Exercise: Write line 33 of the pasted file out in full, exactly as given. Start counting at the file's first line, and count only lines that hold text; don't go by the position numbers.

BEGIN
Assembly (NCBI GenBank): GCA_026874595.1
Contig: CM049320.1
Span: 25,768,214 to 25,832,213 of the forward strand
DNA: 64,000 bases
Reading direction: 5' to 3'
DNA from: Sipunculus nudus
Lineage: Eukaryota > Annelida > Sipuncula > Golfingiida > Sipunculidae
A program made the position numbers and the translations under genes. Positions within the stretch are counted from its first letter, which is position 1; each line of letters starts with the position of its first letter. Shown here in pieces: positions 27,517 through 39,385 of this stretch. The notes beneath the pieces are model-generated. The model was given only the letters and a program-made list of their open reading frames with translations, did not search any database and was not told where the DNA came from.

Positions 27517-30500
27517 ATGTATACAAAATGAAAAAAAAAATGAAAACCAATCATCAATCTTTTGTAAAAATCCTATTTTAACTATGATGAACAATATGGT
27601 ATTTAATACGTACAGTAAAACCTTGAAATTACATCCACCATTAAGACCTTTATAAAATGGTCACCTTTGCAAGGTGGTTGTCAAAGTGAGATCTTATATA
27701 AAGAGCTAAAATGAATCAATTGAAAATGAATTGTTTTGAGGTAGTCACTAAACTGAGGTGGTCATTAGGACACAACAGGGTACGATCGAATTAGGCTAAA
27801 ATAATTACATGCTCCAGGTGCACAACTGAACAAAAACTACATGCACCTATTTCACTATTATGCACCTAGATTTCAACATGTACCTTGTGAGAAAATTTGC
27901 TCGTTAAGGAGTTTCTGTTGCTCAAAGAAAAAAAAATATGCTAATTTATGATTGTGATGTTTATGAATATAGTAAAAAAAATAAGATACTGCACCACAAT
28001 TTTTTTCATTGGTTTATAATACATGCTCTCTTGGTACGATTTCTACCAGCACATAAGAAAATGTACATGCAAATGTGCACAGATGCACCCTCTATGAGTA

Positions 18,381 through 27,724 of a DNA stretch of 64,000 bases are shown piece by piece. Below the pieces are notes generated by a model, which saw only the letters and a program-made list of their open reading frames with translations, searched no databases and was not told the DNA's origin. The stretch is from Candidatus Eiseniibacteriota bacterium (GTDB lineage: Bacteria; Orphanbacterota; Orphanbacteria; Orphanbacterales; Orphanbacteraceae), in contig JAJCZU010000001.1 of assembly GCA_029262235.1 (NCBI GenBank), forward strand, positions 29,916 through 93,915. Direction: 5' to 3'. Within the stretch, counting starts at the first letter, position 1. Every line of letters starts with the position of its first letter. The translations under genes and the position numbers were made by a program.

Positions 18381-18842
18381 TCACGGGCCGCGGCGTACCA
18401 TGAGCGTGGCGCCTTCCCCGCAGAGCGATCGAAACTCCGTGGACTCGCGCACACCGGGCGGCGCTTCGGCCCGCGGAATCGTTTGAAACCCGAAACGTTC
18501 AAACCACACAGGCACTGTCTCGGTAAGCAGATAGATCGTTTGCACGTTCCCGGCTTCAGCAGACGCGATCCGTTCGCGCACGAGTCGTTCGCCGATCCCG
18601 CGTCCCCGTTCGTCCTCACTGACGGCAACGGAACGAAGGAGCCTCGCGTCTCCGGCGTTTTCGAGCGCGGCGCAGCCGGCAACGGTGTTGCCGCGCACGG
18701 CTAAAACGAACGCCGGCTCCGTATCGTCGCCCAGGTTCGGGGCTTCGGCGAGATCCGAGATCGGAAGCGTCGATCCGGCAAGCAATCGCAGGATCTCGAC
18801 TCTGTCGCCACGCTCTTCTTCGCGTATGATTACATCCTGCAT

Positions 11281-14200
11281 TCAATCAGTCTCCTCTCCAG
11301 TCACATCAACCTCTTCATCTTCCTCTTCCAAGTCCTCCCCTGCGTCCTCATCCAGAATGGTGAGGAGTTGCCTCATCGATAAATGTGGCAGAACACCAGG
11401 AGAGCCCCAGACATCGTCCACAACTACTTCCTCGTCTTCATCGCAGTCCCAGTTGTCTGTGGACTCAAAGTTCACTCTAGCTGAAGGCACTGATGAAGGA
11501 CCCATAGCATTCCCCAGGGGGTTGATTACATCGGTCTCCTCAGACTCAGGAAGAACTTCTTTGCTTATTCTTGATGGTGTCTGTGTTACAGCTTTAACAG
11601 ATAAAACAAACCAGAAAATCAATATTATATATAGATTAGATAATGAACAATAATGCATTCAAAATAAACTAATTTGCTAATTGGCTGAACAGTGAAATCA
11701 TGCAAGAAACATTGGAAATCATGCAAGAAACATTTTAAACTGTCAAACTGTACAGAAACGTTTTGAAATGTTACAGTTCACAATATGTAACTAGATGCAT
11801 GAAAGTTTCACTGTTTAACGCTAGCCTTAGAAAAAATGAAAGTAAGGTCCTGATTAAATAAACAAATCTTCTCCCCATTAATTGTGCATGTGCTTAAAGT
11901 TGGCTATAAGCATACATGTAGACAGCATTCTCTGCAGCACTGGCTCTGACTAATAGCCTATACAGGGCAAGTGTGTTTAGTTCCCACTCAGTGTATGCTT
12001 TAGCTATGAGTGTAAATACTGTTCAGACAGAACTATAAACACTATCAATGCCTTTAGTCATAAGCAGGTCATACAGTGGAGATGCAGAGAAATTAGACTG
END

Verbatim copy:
12001 TAGCTATGAGTGTAAATACTGTTCAGACAGAACTATAAACACTATCAATGCCTTTAGTCATAAGCAGGTCATACAGTGGAGATGCAGAGAAATTAGACTG